I don't remember hearing about children with autism growing up in Montreal. It only came onto my radar when I was older, and I had some co-workers with autistic children. From what I was told, these children seemed to have mild cases of autism. This was later confirmed when I saw posts on Facebook recounting academic and other successes. Many years later, while working at the local classical music radio station, I interacted regularly with two adults who had much more severe cases of autism. Both individuals seemed to know more about classical music than I did, and I am a professional musician! But neither of these two adults appeared to be able to function in a so-called usual manner.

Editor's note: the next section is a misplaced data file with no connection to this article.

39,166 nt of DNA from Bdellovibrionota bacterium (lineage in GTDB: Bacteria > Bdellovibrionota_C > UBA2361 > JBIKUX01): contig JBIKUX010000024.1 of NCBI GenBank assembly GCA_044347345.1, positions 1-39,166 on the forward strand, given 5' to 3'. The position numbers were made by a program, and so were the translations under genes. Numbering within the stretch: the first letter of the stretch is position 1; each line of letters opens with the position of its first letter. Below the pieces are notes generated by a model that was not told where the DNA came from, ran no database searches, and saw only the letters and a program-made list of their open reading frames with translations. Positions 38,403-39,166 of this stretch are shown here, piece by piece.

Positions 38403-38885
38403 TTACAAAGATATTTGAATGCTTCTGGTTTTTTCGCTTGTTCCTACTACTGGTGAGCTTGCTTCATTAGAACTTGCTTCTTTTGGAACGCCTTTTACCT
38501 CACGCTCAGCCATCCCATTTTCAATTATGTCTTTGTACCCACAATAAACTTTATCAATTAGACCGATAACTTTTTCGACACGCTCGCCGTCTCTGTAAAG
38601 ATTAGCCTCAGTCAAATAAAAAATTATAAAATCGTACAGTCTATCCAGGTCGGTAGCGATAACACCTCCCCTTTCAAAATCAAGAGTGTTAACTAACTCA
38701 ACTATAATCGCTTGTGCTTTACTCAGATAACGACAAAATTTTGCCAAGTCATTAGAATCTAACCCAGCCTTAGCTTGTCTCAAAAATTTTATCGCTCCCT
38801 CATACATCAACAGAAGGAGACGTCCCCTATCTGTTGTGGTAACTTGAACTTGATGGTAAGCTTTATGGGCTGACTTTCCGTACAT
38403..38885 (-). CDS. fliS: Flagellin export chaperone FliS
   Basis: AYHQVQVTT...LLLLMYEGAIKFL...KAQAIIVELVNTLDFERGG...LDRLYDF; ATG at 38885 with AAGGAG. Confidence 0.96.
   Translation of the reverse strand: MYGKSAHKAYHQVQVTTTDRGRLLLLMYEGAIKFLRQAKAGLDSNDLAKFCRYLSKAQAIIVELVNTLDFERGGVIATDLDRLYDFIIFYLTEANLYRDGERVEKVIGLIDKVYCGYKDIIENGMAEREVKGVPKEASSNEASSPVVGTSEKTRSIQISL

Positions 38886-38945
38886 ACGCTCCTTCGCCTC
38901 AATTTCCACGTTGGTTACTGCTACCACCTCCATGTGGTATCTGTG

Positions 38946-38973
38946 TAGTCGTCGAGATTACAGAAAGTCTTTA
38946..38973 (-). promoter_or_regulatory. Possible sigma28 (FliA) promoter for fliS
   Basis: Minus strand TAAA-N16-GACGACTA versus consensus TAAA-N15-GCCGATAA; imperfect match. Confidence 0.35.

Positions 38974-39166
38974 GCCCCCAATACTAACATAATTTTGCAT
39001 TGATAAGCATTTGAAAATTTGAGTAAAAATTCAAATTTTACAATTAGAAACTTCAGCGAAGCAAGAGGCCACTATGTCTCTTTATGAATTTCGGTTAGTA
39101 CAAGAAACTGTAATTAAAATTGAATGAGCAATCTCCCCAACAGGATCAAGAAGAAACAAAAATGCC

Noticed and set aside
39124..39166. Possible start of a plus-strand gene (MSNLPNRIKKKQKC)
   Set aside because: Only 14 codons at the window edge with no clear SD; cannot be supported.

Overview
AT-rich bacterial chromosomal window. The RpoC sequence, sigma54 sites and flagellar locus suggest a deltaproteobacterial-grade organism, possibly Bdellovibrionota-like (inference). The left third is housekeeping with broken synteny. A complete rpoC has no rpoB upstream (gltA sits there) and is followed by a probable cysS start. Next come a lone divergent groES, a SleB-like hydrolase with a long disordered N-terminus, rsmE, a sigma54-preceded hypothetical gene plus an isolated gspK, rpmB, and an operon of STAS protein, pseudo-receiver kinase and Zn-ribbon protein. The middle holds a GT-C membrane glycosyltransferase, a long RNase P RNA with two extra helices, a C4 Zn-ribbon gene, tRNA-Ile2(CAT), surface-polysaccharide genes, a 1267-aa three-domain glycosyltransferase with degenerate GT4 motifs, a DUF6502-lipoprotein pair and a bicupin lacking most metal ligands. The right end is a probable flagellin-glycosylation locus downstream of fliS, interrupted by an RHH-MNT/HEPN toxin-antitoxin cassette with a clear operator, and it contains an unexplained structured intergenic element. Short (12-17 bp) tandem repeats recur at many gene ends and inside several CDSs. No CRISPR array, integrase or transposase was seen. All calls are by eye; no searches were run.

That got me thinking about how I would parent a child who was autistic. So, let's look at the facts, and then I'll offer you some resources on the subject. But first, here's the definition of autism.
Autism is a developmental disorder with symptoms that appear within the first three years of life. Its formal diagnostic name is autism spectrum disorder. The word "spectrum" indicates that autism appears in different forms with varying levels of severity. That means each autistic individual experiences unique strengths, symptoms, and challenges. Source: Autism Research Institute
This video from The Mayo Clinic explains what autism is.
You can't do a blood or